Friday, June 5, 2015

Cooking up a Tea Party in the 1800's

Old newspapers are a great source for finding Vintage Recipes. Listed below are recipes that were taken from old Willimantic/Windham County Connecticut Newspapers. They, for the most part, are from the 1880's. A time when everyone did their own cooking, and baking. I hope you enjoy this little trip back in time, and even try a few of these on your own. You may like them!
GOOD COFFEE (1882) – Put a sufficient quantity of coffee in the pot and pour boiling water on it; stir and place it on the fire. As soon as four or five bubbles have risen take it off the fire and pour out a teacupful and return it; set it down for one minute, then pour gently over the top one teacupful of cold water; let it stand one minute longer and it is ready for use.
Now that we have made our coffee, we can get conjurer up something to go with it.
APPLE JAM (1880) - Peel and core the apples, cut in thin slices and put them in a preserving kettle with three-quarters of a pound of white sugar to every pound of fruit; add (tied up in a piece of muslin) a few cloves, a small piece of ginger and a thin rind of lemon; stir with a wooden spoon on a quick fire for half an hour Now we need something to put the Apple Jam on.
JOHNNY CAKE (1881) - Take one quart of buttermilk, one teacup of flour, two-thirds of a cupful of molasses, a little salt, one tablespoonful of saleratus, one egg (beaten of course). Then stir in Indian meal, but be sure and not put in too much. Leave it thin--so thin that it will almost run. Bake in a tin in any oven, and tolerably quick. If it is not first-rate and light, it will be because you make it too thick with Indian meal. Some people prepare it without the molasses.
Or we could get adventurous.
A GOOD PLAIN CAKE (1881) - Take six ounces of ground rice, the same of flour, the yolks and whites of nine eggs beat separately, one pound of loaf sugar well pounded. Whisk the sugar and eggs for nearly an hour, then add the rice and flour. Butter well some white paper and put round it and over the bottom of the tin it is to be baked in, and bake in a slow oven. Run a knife into it; if it comes out clean it is baked enough.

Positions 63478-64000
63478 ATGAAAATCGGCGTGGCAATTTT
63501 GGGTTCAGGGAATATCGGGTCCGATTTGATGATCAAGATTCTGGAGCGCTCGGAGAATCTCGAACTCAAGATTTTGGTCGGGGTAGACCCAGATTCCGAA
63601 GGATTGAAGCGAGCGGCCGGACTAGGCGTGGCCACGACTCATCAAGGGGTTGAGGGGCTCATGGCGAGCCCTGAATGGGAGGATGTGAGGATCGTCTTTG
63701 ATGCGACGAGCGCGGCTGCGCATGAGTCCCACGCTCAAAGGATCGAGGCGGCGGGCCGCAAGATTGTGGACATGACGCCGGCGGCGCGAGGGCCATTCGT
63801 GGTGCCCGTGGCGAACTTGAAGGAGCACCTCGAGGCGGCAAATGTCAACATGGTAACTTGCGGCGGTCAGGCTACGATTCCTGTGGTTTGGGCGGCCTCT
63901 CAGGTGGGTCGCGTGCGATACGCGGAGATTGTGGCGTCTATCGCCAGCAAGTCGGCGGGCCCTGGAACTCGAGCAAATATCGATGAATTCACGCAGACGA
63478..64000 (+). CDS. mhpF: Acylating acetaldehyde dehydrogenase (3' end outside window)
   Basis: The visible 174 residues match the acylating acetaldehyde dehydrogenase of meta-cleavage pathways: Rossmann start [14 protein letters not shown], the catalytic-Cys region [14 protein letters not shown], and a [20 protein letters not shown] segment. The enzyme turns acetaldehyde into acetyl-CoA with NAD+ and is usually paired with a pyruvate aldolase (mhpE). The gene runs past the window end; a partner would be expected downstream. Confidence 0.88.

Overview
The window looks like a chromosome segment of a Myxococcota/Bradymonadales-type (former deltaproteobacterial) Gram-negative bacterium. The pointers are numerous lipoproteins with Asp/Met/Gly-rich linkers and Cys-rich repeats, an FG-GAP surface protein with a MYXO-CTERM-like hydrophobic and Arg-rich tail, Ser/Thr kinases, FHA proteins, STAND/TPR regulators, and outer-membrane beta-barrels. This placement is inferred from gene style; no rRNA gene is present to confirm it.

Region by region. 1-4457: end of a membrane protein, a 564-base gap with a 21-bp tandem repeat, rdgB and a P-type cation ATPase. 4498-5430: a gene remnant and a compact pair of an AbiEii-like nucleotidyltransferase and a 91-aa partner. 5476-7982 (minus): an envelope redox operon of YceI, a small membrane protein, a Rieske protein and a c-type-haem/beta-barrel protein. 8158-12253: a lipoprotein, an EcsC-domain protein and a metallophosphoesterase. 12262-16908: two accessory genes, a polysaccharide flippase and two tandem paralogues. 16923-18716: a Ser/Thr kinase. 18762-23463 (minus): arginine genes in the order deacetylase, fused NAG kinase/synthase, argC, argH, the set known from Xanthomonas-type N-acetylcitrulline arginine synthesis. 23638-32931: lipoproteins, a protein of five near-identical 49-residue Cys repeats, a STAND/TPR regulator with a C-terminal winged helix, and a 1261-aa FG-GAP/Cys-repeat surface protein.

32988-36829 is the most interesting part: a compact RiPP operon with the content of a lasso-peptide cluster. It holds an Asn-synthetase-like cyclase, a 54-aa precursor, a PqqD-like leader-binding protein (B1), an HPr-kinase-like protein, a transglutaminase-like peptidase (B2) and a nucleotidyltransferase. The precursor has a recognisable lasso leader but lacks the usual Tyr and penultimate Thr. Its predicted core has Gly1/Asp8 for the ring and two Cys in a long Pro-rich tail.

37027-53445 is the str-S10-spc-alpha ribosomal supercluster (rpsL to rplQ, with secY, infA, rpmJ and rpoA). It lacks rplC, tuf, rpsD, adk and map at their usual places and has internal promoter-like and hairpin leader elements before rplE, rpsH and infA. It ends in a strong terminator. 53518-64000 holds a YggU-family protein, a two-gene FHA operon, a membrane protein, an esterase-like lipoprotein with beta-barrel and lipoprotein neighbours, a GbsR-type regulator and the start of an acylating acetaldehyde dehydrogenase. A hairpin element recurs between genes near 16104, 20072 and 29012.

LEMON JELLY CAKE (1881) - A delicious lemon jelly cake which will keep well, and which is in fact better after having been kept for a week, is an easily obtained luxury. Take two cups of sugar, half a cup of butter, one cup of milk, three eggs, two and one-half teaspoonfuls of baking powder, and three cups of flour. This makes five layers. For the jelly use the grated rind of two large lemons and the juice also, one cup of sugar, one egg, half a cup of water, one teaspoonful of butter, one tablespoonful flour mixed with a little water; boil until it thickens and then place between the layers of cake.
Or maybe you would like something a little lighter?
LADIES' FINGERS (1881) - The following recipe for ladies' fingers is an excellent one: Take one pound of pulverized sugar, one dozen eggs, three-quarters of a pound of flour. Beat the yolks and sugar to a cream, then beat the whites, and lastly stir in the flour; flavor with lemon. Bake in long, small tins made expressly for these little cakes, or you may drop them on white writing paper; they are likely in this case, however, to look irregular about the edge. Be careful not to put too much dough in the tin as it will rise a good deal. Have the oven hot and success is certain.
I hope you enjoy these recipes, and your 1800's Tea Party!

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